be given in section 5. These images are not necessarily geotagged, but might
contain multiple images of the same places captured by different photographers
from different viewpoints or different lighting conditions. The place recognition
algorithm then proceeds in two steps. First the query image is expanded by
matching to the non-geotagged database. Second, the enhanced query image is
used for the place recognition query to the geotagged database. We implement
the “average query expansion” described in [12].

3   Detecting spatially localized groups of confusing

Locations in city-street image databases contain significant amount of features
on objects like trees or road markings, which are not informative for recognizing
a particular place since they appear frequently throughout the city. This is an
important problem as such features pollute the visual word vectors and can cause
significant confusion between different places. To address this issue we focus in
this section on automatically detecting such regions. To achieve this, we use the
fact that an image of a particular place should not match well to other images
at far away locations. The details of the approach are given next.

Local confusion score: For each database image I, we first find a set {In } of top n
“confusing” images from the geotagged database. This is achieved by retrieving
top matching images using fast bag-of-visual-words matching (section 2), but
excluding images at locations closer than dmin meters from the location of I to
ensure that retrieved images do not contain the same scene. A local confusion
6       Jan Knopp, Josef Sivic, Tomas Pajdla

                     (a)                               (b)                  (c)
Fig. 2. Detection of place-specific confusing regions. (a) Features in each database
image are matched with features of similar images at geospatially far away locations
(illustration of matches to only one image is shown). (b) Confusion score is computed
in a sliding window manner, locally counting the proportion of mismatched features.
Brightness indicates high confusion. (c) An image is segmented into a “confusing layer”
(indicated by red overlay), and a layer (the rest of the image) discriminating the par-
ticular place from other places in the database.

score ρ is then measured over the image I in a sliding window manner on a dense
grid of locations. For a window w at a particular image position we determine
the score as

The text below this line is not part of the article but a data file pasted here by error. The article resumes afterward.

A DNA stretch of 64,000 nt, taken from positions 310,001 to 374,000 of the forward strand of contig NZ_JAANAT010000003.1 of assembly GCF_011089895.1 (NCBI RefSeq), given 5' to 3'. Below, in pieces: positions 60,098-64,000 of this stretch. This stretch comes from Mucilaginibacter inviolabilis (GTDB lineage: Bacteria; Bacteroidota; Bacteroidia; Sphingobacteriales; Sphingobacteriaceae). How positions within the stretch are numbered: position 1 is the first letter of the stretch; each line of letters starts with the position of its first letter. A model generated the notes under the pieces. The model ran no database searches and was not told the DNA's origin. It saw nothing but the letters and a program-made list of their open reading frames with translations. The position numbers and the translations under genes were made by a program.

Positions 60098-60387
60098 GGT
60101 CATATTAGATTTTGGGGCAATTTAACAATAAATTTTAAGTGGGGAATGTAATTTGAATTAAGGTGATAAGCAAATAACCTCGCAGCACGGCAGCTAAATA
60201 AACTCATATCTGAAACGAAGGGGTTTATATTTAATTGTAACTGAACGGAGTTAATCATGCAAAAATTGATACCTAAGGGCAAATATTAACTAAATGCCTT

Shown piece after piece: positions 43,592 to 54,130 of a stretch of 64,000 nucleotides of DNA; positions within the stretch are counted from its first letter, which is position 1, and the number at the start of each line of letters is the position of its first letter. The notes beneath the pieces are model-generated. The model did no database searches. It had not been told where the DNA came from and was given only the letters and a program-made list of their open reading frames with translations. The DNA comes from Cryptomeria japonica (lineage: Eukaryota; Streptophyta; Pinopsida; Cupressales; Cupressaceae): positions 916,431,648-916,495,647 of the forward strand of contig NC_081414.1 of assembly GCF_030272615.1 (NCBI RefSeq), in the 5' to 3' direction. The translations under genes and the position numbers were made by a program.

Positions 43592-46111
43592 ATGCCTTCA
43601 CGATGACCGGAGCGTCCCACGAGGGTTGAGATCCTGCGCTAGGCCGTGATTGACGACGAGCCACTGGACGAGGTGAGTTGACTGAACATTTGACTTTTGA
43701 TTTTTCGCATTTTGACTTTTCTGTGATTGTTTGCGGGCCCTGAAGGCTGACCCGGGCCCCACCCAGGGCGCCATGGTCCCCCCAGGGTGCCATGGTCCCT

n     k
                                 ρw =           ,                           (1)
where  Mw   is the number of tentative feature matches between the window w and
the k-th “confusing” image, and Nw is the total number of visual words within
the window w. In other words, the score measures the number of image matches
normalized by the number of detected features in the window. The score is high
if a large proportion of visual words (within the window) matches to the set of
confusing images and is low in areas with relatively small number of confusing
matches. The confusion score can then be used to obtain a segmentation of the
image into a layer specific for the particular place (regions with low confusion
score) and a confuser layer (regions with high confusion score). In this work we
opt for a simple threshold based segmentation, however more advanced segmen-
tation methods respecting image boundaries can be used [35]. In addition, for a
window to be deemed confusing, we require that Nw > 20, which ensures win-
dows with a small number of feature detections (and often less reliable confusion
score estimates) are not considered. The entire process is illustrated in figure 2.
Several examples are shown in figure 3. The main parameters of the method are
the width s of the sliding window and the threshold t on the confusion score. We
set s = 75 pixels, where the windows are spaced on a 5 pixel grid in the image,
and t = 1.5, i.e. a window has to have 1.5 times more matches than detected
features to be deemed confusing. Sensitivity of the place recognition performance
to selection of these parameters is evaluated in section 5.

4    Place matching with confuser suppression
The local confusion score can potentially be used in all stages of the place recog-
nition pipeline, i.e., for vocabulary building, initial retrieval, spatial verification